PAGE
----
The Rohingya Muslim minority will begin to leave Bangladesh, with Myanmar agreeing to accept 1,500 a week with the goal of taking back more than 700,000 refugees within two years.
Some 650,000 Rohingya refugees have fled to Bangladesh since August 25 past year following fresh violence in Myanmar's western Rakhine state. The Bangladesh government refused to issue birth certificates to Rohingya babies who are born into refugee camps, so technically, they do not exist. "These include ensuring they are told about the situation in their areas of origin ... and are consulted on their wishes, that their safety is ensured".
"To ensure that the refugees are heard and their protection guaranteed in Bangladesh and on return in Myanmar, we are willing to be part of these discussions", the UNHCR said.
The Bangladeshi side says it's happy for the moment, but that Myanmar's government needs to rebuild trust. So involvement of the worldwide community, specifically the United Nations, is a must.
Rohingya seek the same rights as citizens that are afforded to Myanmar's officially recognized ethnic minorities - something the government has never granted. In a study released in December, non-profit Medecins Sans Frontieres (Doctors Without Borders) said at least 6,700 Rohingyas, including 730 children aged less than five years, had been killed in Myanmar during the first month of the crisis.More news: West Brom legend Regis dies aged 59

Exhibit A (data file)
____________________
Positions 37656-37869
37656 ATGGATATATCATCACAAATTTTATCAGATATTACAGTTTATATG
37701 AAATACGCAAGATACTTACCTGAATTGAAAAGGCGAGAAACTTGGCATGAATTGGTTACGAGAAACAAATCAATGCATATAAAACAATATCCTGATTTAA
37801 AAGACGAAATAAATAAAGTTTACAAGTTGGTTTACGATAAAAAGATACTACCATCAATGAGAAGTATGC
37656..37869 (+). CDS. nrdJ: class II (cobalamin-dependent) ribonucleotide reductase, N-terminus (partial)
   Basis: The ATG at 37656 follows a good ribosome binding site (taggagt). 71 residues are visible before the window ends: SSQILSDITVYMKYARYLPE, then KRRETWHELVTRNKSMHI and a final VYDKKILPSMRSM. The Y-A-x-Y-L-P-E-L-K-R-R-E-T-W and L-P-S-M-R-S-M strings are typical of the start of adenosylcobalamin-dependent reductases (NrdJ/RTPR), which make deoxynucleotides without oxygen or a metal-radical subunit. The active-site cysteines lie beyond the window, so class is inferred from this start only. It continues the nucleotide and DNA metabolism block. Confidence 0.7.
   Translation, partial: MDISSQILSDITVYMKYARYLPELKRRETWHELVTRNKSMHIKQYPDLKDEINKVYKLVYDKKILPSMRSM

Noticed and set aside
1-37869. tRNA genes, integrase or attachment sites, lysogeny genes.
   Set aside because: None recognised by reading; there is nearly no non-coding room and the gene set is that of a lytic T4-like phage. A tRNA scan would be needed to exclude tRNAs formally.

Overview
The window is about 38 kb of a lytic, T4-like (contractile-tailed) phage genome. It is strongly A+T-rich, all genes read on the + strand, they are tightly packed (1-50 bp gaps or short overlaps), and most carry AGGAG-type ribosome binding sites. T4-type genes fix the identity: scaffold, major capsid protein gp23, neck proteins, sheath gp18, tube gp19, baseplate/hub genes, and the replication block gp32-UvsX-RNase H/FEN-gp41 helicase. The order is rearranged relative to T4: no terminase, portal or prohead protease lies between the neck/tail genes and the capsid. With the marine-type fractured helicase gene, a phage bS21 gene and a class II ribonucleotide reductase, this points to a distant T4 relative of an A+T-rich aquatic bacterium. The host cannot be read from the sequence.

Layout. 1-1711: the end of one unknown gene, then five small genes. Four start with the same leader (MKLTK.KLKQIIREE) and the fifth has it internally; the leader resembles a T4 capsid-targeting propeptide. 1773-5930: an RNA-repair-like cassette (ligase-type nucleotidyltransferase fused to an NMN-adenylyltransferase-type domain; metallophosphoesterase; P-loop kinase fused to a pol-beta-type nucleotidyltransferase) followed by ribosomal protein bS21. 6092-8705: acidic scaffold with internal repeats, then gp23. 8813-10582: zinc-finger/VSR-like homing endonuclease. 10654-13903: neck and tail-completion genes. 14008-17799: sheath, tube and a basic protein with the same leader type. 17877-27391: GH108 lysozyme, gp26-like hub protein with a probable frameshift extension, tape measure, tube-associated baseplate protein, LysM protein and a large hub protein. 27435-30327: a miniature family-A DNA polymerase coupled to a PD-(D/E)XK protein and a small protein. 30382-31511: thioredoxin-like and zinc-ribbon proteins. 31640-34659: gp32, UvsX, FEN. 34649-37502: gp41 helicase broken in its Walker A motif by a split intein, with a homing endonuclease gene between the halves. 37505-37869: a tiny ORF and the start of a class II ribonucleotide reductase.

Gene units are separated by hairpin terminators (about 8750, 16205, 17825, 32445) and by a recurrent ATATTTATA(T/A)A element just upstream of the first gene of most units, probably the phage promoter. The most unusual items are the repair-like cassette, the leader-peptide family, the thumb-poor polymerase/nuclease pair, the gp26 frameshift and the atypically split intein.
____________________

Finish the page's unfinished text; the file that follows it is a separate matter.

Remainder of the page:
However, West Bengal chief minister Mamata Banerjee was said to have objected to the idea of "pushing back" the Rohingyas and insisted that they should be arrested instead.
Bangladesh's Ministry of Foreign Affairs in a statement received here on Tuesday said the two sides, in atmosphere of cordiality discussed and finalized the text of the Physical Arrangement which will facilitate return of Rohingays from Bangladesh, guided by the earlier understanding and principles signed "Arrangement on return of displaced person from Rakhine State" and the Terms of Reference (TOR) of the JWG.
Life for the Rohingya in Bangladesh is less violent but equally as problematic, with a lack of any formal refugee status and their rights to work being heavily restricted.
A top Myanmar official said Monday that a camp to host the Rohingya will be ready by next week.
A Burmese agency set up to oversee repatriation said in a statement last Thursday that two temporary "repatriation and assessment camps" and one other site to accommodate returnees had been set up.